Or, for the eager and unamused:
PLACE : :
Place matters. This is a basic tenet of the Geocommunetrics philosophy. But, why? Place holds our property, our people, our past. Place, particularly home, is that collection and concentration of feelings of belonging, being, and stability. But, on our digital, globalized sphere, does place matter as much?
As you read through the collection, you will encounter place through many scales and levels of definition - from tender points of contact, to utter spacial vacuity: placelessness. In R Kelsey's comic revisions, place is the small, staged room for a wedding party. For J Betton, place is a beloved once-hometown. For R Goring, sense of place spans countries, cultures, and languages.
In the chapters ahead, you will find scales juxtaposed and paired. At times, I intentionally yank you through the telescope, stretching portrait to landscape. Other times, I want to keep you still, quiet, and searching. Keep an eye open for how place is defined in the obscure and the obvious. You may, in turn, learn something about the places you inhabit.
: : IDENTITY : :
Personal expression ever eludes restrictive definition. With the growing visibility of queer narratives, the ongoing liberation of black bodies, and the palpable push-and-pull of an ever-networking world - to name a few forces - we are working through a bizarre era of identity politics wherein the spectrum of human experience is seeking to be cataloged whilst remaining unconstrained. As our societies continue to discern what to define as the ethically right or an untouchable human right, we as individuals worry our own ways through what is personally healthy for our heart, mind, and body. Personhood is the place nestled into the space of society. (And remember, place matters.)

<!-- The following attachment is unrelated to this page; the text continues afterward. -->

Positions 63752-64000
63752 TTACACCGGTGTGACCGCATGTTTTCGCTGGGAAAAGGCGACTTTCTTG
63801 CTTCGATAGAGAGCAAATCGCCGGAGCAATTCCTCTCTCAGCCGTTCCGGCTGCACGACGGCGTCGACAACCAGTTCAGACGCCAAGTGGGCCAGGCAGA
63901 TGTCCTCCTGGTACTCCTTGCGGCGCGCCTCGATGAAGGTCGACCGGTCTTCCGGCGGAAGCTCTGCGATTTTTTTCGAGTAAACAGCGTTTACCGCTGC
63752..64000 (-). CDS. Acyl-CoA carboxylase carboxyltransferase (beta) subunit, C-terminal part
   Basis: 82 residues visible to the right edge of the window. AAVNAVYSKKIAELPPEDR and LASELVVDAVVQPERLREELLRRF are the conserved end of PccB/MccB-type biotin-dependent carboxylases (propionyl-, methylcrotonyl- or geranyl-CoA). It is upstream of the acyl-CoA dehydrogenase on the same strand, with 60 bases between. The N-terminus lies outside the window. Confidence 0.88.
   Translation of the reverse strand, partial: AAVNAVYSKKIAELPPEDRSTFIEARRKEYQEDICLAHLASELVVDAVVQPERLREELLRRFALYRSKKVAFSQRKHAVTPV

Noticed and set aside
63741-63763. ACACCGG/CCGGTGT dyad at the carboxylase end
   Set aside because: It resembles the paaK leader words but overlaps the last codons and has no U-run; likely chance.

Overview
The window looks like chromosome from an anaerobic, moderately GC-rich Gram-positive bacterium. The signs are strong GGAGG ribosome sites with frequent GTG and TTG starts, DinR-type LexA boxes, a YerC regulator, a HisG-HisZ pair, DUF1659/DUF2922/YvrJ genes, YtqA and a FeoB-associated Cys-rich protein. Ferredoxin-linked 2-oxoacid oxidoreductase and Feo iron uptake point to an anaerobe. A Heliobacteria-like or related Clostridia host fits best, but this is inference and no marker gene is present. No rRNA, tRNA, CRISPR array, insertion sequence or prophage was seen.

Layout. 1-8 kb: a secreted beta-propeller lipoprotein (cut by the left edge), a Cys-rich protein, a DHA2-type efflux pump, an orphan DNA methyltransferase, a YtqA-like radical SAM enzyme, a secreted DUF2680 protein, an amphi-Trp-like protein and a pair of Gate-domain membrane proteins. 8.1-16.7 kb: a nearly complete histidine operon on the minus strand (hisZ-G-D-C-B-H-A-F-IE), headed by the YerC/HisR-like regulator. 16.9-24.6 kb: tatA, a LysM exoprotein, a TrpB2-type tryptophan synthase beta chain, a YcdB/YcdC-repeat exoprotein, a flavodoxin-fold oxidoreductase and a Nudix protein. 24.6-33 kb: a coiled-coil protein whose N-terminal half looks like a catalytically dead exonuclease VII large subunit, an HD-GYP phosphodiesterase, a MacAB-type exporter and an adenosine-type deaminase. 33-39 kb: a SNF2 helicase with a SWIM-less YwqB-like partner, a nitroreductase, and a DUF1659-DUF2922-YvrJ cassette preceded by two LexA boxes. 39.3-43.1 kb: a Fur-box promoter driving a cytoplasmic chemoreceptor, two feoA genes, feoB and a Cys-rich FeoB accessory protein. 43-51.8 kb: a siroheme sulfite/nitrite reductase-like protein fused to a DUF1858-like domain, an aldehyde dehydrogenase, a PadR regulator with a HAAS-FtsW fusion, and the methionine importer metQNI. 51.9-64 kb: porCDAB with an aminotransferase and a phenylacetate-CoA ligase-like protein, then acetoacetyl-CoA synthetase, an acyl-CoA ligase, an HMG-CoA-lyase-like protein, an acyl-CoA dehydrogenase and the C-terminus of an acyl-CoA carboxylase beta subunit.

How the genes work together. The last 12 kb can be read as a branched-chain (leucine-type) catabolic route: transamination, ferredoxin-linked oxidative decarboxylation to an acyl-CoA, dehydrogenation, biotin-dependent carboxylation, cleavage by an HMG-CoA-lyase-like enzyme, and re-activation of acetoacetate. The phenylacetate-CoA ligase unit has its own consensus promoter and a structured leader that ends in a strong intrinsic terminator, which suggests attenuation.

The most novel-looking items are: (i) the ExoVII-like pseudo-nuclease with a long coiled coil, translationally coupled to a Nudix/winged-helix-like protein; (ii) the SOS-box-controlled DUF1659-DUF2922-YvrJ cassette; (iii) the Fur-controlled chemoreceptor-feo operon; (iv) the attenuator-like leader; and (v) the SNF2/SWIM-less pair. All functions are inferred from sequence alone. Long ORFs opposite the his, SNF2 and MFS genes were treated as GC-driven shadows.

Through the composition of this collection, I learned a lot about the immense responsibility that comes with representation. What is my role as curator in presenting the identities of these artists to the world? Deeper, have I assured that the identities whom these artists have chosen to represent have also retained their full dignity? How much of this can one "assure," anyway?
As you explore the collection, you will discover identities in tension and in question. In G Kim's Nada, we follow his ghostly documentation of Nix, and the parallel discovery of Self with a multiplicity of Selves. With E Schalk and R Des Jardins, we wrestle through the definitions that others cast upon one's Self, and the tumult of reflective Self-acknowledgement.
Thus, I am tasked to create a cohesive space for pieces and persons admittedly under construction. While these expressions are pulled from across the globe, they resonate on a deep chord. The desire to belong: in place, in person, in deed. I hope that, as you converse with these pieces, you meet someone new to you, within you, or without.